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Phantasmagoric Throng In The Fog

Yithian

Parish Watch
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Its been a while since i transcribed something from my shelf for the site but the ressurection of the 'animal ghosts' thread had me looking to my copy of Frank Podmore's Studies in Psychical Research, (London: Kegan Paul, 1897).

This vivid tale jumped out (pp. 273 - 274):

Mrs. E. F. writes (Feb. 7, 1882,) that she and her sister with a maidservant were returning from church one Sunday evening, ten ot twelve years previously. There was a thick fog, and the moon was full. Mrs. E. F. saw a man close to them and pulled her sister's sleeve, whispering to let him pass. "As I spoke, the man disappeared - its seemed into C.'s dress; neither C. nor the maid had seen him, and he had made no sound. In another moment we were bewildered at the sight around us; it was as if we were in a crowded street; innumerable figures were around us, men, women, children, and dogs; all were moving briskly about, some singly, others in groups, all without a sound; they appeared mist like. There was a broad strip of grass on our right, and a narrow strip on our left; the figures were hidden directly they got on either of these dark strips, or when they passed into ourselves; but as we walked on they came from every quarter. Some seemed to rise out of the grass on either side of us; others seemed to pass through us and come out on the other side. The figures all seemed short, dwarf-like, except one, of whom i write after. The women were dressed in by-gone fashion, high bonnets, big cloaks or shawls, and large flounces on their dresses, such as i remember my mother wearing when i was a child. We three were never mistaken as to the identity of the different shapes; if one saw a man, all saw a man; if one saw a woman, all saw the woman; and so on. Overhead it was perfectly free of them; they were walking on the ground as we ourselves were. We saw two men (at different intervals) that had sparks all round their faces; they appeared to grin. As we saw the second of these, looking hideous, close to us, one of my companions said, 'I can't pass that,' and I answered: 'Look at the sky, you don't see them then.'" Mrs E. F. goes on to describe a tall man - twice as tall as any of the other figures - who walked close beside them, with long, noiseless strides, on the road, never swerving, but walking as with purpose. This figure kept with them when all the rest had vanished, and finally walked on when they turned in at their own gate.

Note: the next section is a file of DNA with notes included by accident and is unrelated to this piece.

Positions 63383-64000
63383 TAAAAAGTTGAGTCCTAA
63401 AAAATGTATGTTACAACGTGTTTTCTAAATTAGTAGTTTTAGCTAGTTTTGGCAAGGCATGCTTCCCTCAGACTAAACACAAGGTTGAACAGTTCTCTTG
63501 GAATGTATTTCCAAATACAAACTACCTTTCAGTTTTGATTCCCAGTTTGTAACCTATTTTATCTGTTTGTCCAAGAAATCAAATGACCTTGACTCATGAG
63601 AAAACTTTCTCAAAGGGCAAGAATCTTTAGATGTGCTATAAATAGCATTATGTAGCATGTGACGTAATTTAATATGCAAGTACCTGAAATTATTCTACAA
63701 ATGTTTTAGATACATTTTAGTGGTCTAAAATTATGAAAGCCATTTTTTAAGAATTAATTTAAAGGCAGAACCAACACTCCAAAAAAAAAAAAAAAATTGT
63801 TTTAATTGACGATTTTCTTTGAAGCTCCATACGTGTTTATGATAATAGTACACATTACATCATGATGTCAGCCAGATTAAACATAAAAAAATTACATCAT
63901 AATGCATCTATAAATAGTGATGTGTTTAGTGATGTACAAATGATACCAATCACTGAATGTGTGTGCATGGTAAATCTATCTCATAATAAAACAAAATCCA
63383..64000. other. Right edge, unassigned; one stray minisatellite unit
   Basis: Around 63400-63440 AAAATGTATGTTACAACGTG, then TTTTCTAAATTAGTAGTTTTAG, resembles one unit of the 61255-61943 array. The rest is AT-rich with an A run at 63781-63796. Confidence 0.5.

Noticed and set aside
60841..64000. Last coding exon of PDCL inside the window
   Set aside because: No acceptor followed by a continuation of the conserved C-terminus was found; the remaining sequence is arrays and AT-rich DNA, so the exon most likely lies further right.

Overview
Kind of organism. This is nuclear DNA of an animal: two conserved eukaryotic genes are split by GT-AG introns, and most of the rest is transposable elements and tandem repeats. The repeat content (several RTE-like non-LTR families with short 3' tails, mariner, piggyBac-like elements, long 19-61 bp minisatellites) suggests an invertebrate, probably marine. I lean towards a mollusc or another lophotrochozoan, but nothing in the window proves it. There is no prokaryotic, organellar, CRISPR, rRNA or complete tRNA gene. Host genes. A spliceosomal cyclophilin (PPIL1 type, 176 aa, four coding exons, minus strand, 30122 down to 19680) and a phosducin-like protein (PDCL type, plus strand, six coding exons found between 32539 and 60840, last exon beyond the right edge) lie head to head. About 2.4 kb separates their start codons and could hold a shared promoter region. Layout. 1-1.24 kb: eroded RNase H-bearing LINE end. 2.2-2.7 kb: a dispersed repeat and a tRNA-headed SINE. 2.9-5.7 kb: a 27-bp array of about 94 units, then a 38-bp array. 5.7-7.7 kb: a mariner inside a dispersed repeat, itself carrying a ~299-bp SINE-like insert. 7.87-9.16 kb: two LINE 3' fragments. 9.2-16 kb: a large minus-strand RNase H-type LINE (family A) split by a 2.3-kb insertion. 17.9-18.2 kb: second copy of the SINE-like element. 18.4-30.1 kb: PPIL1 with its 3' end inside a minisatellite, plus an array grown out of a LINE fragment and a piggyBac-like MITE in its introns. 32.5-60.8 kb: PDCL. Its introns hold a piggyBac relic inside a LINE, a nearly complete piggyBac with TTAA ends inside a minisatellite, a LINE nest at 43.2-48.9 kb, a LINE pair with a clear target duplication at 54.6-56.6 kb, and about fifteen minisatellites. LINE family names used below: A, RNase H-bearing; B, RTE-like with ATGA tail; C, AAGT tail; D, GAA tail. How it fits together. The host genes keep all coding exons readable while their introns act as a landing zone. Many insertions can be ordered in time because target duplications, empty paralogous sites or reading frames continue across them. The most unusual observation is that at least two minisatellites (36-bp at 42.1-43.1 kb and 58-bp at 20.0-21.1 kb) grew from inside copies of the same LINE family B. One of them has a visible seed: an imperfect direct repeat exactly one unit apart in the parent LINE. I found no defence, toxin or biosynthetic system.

[Miss C. M. B. corroborates her sister's account, see also Proceedings of the S.P.R., III, p. 77.]

Whew! I don't remeber the last time i typed so many commas and semicolons but the text is verbatim.

Unfortunately the location of this encounter is not noted.

:eek:

edit: minor spelling mistakes corrected.
 
Maybe it was some sort of bizarre-r than usual time slip . . .

Carole
 
carole said:
Maybe it was some sort of bizarre-r than usual time slip . . .

Possible, but with dwarves, a leader, and sparks around some faces? I love the story nonetheless.
 
I love that story!! I love it because it's not spooky lady in long white dress/tormented monk common-or-garden type tale. It's genuinely odd and scares me just a little bit (ok, quite a bit)...got any more like that?